Buffalo State will join the University at Buffalo (UB), Canisius College, and Niagara University for the third annual Buffalo Humanities Festival, held September 22–24.
This year’s programming called “Renaissance Remix” is focused on the idea of “rebirth,” from the fifteenth-century Renaissance through the Harlem Renaissance of the 1920s and 1930s to today’s renaissance in the city of Buffalo. All activities on the final day occur on the Buffalo State campus and provide a mix of intellectually challenging workshops and whimsical, family-oriented outdoor activities.
“We are pleased to participate in the kind of interdisciplinary festival that both puts an emphasis on the humanities and brings people of all ages to our campus,” said Anthony Chase, assistant dean of the School of Arts and Humanities. “There will be a host of fascinating discussions and performances to choose from, including two presented by Buffalo State faculty members.”
The festival begins with the discussion “The Economics of Segregation: A Town Hall on Race and the Buffalo Renaissance” on Thursday, September 22, from 6:30 to 8:30 p.m. at the Central (downtown) Library. It is free and open to the public.
Dava Sobel, former science reporter for the New York Times, frequent contributor to Audubon, Discover, and the New Yorker, and author of several books including Galileo’s Daughter and A More Perfect Heaven,will deliver the keynote address on Friday, September 23, at 8:00 p.m. at the Albright-Knox Art Gallery. Buffalo Mayor Byron Brown will introduce Sobel who will speak on “The Rebirth of the Heavens” with a reception to follow. Tickets are $20 for general admission and $15 for students.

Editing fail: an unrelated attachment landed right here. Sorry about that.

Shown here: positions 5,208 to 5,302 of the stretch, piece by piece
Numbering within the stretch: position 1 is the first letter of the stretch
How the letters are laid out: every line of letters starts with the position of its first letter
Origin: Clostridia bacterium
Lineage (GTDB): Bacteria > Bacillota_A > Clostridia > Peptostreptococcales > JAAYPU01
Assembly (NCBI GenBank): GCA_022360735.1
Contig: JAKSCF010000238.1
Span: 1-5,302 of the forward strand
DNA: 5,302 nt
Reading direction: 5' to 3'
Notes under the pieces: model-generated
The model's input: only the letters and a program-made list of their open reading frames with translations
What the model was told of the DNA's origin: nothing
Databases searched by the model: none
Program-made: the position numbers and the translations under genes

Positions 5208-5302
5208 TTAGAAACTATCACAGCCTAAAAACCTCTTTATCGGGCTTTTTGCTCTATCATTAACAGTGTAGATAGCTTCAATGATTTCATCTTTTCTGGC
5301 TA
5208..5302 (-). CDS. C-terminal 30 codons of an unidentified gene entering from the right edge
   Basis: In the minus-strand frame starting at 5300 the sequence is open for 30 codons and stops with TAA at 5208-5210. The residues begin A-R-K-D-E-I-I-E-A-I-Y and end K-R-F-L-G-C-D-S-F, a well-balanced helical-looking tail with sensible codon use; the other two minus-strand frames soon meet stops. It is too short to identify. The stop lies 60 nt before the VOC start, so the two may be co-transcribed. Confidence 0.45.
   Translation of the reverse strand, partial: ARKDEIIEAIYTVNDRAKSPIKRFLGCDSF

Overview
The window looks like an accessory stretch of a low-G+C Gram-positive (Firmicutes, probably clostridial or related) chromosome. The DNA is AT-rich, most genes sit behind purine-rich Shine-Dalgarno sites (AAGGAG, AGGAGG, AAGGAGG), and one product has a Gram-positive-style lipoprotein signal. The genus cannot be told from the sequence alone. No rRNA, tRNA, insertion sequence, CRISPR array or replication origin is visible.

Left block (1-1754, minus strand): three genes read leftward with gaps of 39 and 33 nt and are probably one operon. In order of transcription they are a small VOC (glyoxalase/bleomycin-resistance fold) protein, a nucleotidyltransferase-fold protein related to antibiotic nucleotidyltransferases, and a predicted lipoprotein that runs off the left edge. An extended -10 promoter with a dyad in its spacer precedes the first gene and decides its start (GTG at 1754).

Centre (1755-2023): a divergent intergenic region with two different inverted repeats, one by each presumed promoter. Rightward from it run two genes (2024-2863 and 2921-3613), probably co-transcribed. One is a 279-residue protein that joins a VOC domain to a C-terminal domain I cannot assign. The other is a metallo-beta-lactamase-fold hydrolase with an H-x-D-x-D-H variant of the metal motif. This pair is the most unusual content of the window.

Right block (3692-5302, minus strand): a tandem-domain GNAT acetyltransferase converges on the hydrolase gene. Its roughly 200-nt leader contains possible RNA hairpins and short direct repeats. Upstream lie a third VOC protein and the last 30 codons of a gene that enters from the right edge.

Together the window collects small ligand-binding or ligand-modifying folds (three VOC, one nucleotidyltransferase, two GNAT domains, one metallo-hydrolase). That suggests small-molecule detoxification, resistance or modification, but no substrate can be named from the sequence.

On Saturday, September 24, from 10:00 a.m. to 4:30 p.m., “Renaissance, Remix: The Faire” will provide participants with a range of lectures, book discussions, short films, and music. The indoor portion of the festival will be held in Rockwell Hall and feature talks on Buffalo architecture, novelist and activist Wendell Berry, Black soldiers and folk culture in the Harlem Renaissance, and Iroquois revitalization, among others. Bhakti Sharma, chair and associate professor of interior design, will present "Public Art:Top Ten Lists and Other Gains," from 1:00 to 2:00 p.m. Michael Niman, professor of communication, will deliver "Buffalo Renaissance: Let's Party Like It's 1492," from 2:30 to 3:30 p.m.
Tickets are $15 for adults and $10 for students and include a boxed lunch from the Westside Bazaar.
The concurrent Outdoor Faire is free and open to the public. It will be held on the grounds outside of Rockwell Hall and feature elements of the European Renaissance of the sixteenth century and Buffalo’s cultural resurgence. Activities and entertainment include music, a sonnet-slam, games, kids’ art projects, demonstrations and interaction in physical fitness, fiber arts, bicycling, and more.
Humanities Festival supporters include the UB Humanities Institute, the John R. Oishei Foundation, and the New York Council for the Humanities.
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